ST. PETERSBURG, Fla. (WFLA) – According to lending experts, flaws within the federal Paycheck Protection Program are shutting out minority and woman small business owners.
In April, many small business owners began applying for forgiveness loans through the Small Business Administration program. However, research shows that many small businesses were either denied or all of the funds had been exhausted by the time they applied.
“The program has several structural inequities that are causing these problems,” said Yasmin Fahari, Senior Policy Council for the Center for Responsible Lending. The CRL is composed of researchers and lending experts that examines loan programs and combats abusive lending practices.
“We found that up to 90 percent of minority owned businesses either will be or have been denied from the PPP,” Fahari said. “We’re really concerned about the impact this will have on the racial wealth gap.”
Fahari says one of the biggest obstacles for minority businesses trying to get PPP is their relationships with commercial banks.
“The most obvious structural inequity was the banks are incentivized to make larger loans because that means higher fees for them to businesses they already had financial relationships with,” she said. “Businesses owned by people of color are less likely to have those established relationships because of historic inequities and less access to capital.”
That was the case for Three Generations Food Truck located in South St. Petersburug.
“We reached out to our CPA to apply for these loans and we were denied right away,” said Melissa Gardner, owner of Three Generations food Truck.
Garnder’s business was threatened by COVID-19 back in March. She had to close for weeks; which caused her to have to cut staff, cut hours and lose money. She hoped the PPP program would help.
“We were denied on a few basis, the main one being that we did not have a business loan,” Gardner said. “Of course we are not going out to get business loans, we are on the south side of St. Pete we are building our businesses on our backs and from our pockets.”
The CRL says this issue is happening across the country.
“Roughly 95% of Black-owned businesses, 91% of Latino-owned businesses, 91% of Native Hawaiian or Pacific Islander-owned businesses, and 75% of Asian-owned businesses stand close to no chance of receiving a PPP loan through a mainstream bank or credit union,” according to the CRL’s report.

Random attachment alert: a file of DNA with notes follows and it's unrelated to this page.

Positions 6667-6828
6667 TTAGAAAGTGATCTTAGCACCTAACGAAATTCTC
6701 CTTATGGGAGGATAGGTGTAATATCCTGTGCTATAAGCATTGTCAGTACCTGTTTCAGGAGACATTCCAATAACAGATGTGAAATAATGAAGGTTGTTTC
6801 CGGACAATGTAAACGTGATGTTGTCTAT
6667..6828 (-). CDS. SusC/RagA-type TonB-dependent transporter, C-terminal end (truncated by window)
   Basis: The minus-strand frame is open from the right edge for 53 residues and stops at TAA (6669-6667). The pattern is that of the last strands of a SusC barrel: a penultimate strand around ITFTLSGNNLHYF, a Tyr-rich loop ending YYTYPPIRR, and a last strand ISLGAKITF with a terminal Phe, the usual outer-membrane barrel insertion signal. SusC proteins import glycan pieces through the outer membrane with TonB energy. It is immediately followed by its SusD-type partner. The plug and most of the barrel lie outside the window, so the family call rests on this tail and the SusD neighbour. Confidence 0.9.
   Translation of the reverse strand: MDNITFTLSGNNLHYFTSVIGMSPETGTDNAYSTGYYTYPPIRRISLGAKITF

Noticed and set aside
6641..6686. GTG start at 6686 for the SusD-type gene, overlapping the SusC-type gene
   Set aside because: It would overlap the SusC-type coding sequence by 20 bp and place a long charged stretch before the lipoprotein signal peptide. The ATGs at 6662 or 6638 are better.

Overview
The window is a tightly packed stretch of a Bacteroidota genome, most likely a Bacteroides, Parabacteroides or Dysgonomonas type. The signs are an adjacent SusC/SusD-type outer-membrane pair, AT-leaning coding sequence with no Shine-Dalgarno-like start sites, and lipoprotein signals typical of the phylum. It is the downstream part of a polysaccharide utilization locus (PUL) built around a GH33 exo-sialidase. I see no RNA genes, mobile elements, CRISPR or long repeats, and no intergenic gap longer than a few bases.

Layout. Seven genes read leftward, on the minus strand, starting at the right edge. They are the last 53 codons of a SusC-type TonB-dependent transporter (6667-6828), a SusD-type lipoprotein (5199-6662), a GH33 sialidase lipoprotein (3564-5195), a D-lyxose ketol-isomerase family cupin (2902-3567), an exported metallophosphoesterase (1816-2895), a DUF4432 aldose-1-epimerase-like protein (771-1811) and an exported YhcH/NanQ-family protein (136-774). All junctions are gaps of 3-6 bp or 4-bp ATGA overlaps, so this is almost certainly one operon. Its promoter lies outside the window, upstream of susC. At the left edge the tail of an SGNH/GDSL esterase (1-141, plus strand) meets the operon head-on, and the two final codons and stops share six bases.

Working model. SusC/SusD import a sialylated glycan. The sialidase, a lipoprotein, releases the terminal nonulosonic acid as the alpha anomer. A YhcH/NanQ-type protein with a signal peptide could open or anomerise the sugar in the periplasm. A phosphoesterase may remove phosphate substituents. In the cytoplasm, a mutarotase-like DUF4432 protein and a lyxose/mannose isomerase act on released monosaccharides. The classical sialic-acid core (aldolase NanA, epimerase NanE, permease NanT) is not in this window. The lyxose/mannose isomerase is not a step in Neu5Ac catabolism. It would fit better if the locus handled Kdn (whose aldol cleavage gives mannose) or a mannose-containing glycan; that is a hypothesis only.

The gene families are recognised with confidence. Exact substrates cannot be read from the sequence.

The CRL believes the PPP program was flawed from the beginning. In April, the PPP program ran out of money within the first two weeks of issuing loans. The CRL says in those first two weeks, the SBA and Treasury Department gave millions of dollars to large businesses.
“We know that the fact that is was larger loan sizes in round one, means there was a disproportionate impact in terms of who those funds were going to,” Fahari said.
In round two, the SBA and Treasury department did make modifications to lower the loan amounts to include smaller businesses, but the CRL says that may have been too late.
“The damage may have already been doing,” Fahari said. “Businesses may have already been late on rent, may have already shut down.”
In response to this research, the SBA and Treasury departments announced they will release data about the PPP program to be transparent.
According to the CRL, research shows that a large amount of minority businesses shut out of the PPP program have shut down indefinitely compared to white-owned businesses.
“The University of California Santa-Cruz did research which shows a 41% drop in black-owned businesses between February and April as opposed to 17% of white-owned businesses,” Fahari said.
Gardner did everything she could to make sure her business was not in that number, despite being denied PPP.
“We relied on our saving and on the community,” Gardner said. “Instead of having people come to us, we went to the people. We also got a grant from the city of St. Petersburg which helped a lot.”
Even in the midst of chaos, Garnder partnered with other business owners and hosted a Black Expo on Juneteenth to highlight other minority businesses in the area.
“We have been able to give back to the community with the small things that we have, give away food, have events because we are trying to create that exposure for other black businesses,” Gardner said.
Gardner hopes a system will one day support businesses like hers, but in the mean time she will continue to stay strong and fight to protect and save her business.
Now that the PPP program has been extended to August 8th and billions of dollars remain unused, the CRL hopes the program rids the structural inequities and gives back to minority businesses.
The Hillsborough County Economic Development Department is currently giving out relief money to small businesses. A total $125 million will be given out and right now they are focusing on getting that money to minority businesses. Click here for more details.
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